Why America’s MOOC pioneers have abandoned ship

Jonathan Rees, More or Less Bunk, Aug 28, 2016
Commentary by Stephen Downes
files/images/1024px-Mary_Celeste_as_Amazon_in_1861-768x576.jpg

Jonathan Rees citing Alex Usher is a bit like Bernie Sanders citing Ronald Reagan. There's an incongruity there. Usher's point is that MOOCs never made money. I don't think Rees lost any sleep over that (quite the contrary; I think he would have been worried were MOOCs hauling in the cash). Rees defends the traditional approach. "Traditional education with its inefficiency derived from the close proximity between professors and their students has proved more resilient than its wannabe disruptors ever imagined." Why? "Online courses without a live crew manning them can be very lonely experiences." But the Silicon Valley MOOCs were always an outlier, despite the hype they got from the Silicon Valley press. Conviviality and sociability have been the hallmarks of online learning since the beginning, and Silicon Valley ignored that history at its own expense.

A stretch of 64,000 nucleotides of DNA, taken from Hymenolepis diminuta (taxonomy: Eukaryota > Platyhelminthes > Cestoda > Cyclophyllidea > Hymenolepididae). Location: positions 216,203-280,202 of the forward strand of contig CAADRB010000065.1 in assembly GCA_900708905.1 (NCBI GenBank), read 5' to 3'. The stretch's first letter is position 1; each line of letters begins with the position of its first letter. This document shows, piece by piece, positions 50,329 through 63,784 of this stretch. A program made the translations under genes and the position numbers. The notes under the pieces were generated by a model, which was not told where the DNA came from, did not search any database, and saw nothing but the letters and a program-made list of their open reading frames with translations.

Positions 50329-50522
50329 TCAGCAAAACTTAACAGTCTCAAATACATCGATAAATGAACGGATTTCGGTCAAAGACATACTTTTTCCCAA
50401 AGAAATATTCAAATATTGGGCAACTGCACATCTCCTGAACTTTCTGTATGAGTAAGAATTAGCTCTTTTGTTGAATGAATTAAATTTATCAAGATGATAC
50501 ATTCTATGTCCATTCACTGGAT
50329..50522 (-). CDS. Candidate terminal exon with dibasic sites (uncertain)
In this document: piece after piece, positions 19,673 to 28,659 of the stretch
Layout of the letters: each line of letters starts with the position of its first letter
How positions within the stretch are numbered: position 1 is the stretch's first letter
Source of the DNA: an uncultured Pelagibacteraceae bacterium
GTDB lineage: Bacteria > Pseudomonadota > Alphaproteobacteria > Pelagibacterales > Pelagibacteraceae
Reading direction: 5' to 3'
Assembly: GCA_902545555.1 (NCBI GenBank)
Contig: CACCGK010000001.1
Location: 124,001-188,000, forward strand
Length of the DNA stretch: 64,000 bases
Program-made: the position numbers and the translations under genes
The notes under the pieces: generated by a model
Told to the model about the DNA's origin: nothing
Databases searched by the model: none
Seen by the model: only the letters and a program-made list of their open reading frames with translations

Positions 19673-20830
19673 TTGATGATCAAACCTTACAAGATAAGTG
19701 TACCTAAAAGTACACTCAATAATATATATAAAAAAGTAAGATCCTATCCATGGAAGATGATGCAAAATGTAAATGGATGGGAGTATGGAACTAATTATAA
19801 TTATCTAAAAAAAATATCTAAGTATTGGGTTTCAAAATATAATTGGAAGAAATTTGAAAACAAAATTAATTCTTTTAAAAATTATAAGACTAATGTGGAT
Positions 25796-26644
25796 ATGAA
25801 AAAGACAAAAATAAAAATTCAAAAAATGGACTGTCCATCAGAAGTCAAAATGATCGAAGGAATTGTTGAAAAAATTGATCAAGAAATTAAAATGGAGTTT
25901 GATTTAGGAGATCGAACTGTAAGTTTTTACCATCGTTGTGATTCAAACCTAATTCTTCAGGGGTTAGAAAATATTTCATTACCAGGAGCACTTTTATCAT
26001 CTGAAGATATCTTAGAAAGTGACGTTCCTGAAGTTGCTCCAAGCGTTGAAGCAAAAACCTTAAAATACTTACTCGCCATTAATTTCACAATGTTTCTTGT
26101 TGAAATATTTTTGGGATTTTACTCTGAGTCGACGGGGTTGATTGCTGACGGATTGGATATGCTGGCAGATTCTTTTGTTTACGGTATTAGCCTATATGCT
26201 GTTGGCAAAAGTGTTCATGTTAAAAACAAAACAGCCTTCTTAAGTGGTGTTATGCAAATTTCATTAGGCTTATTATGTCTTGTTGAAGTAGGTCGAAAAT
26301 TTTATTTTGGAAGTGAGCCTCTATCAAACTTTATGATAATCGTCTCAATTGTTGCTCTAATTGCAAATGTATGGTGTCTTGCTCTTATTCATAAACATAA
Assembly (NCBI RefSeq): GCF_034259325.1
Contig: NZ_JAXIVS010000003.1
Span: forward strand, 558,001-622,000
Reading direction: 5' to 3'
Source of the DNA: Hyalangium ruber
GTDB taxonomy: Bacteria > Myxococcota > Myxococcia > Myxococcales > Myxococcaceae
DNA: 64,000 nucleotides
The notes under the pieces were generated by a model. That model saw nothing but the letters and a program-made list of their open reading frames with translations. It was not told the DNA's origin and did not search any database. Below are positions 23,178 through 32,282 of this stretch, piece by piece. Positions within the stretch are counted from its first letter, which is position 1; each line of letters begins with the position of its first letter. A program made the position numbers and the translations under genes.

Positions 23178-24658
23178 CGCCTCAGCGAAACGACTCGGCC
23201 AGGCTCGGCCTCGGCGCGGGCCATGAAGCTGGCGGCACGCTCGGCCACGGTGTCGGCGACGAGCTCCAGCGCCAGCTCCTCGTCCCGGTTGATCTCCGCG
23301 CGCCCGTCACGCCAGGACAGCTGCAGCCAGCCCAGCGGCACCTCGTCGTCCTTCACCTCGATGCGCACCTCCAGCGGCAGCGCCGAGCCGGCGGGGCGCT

Views: 0 today, 253 total (since January 1, 2017).[Direct Link]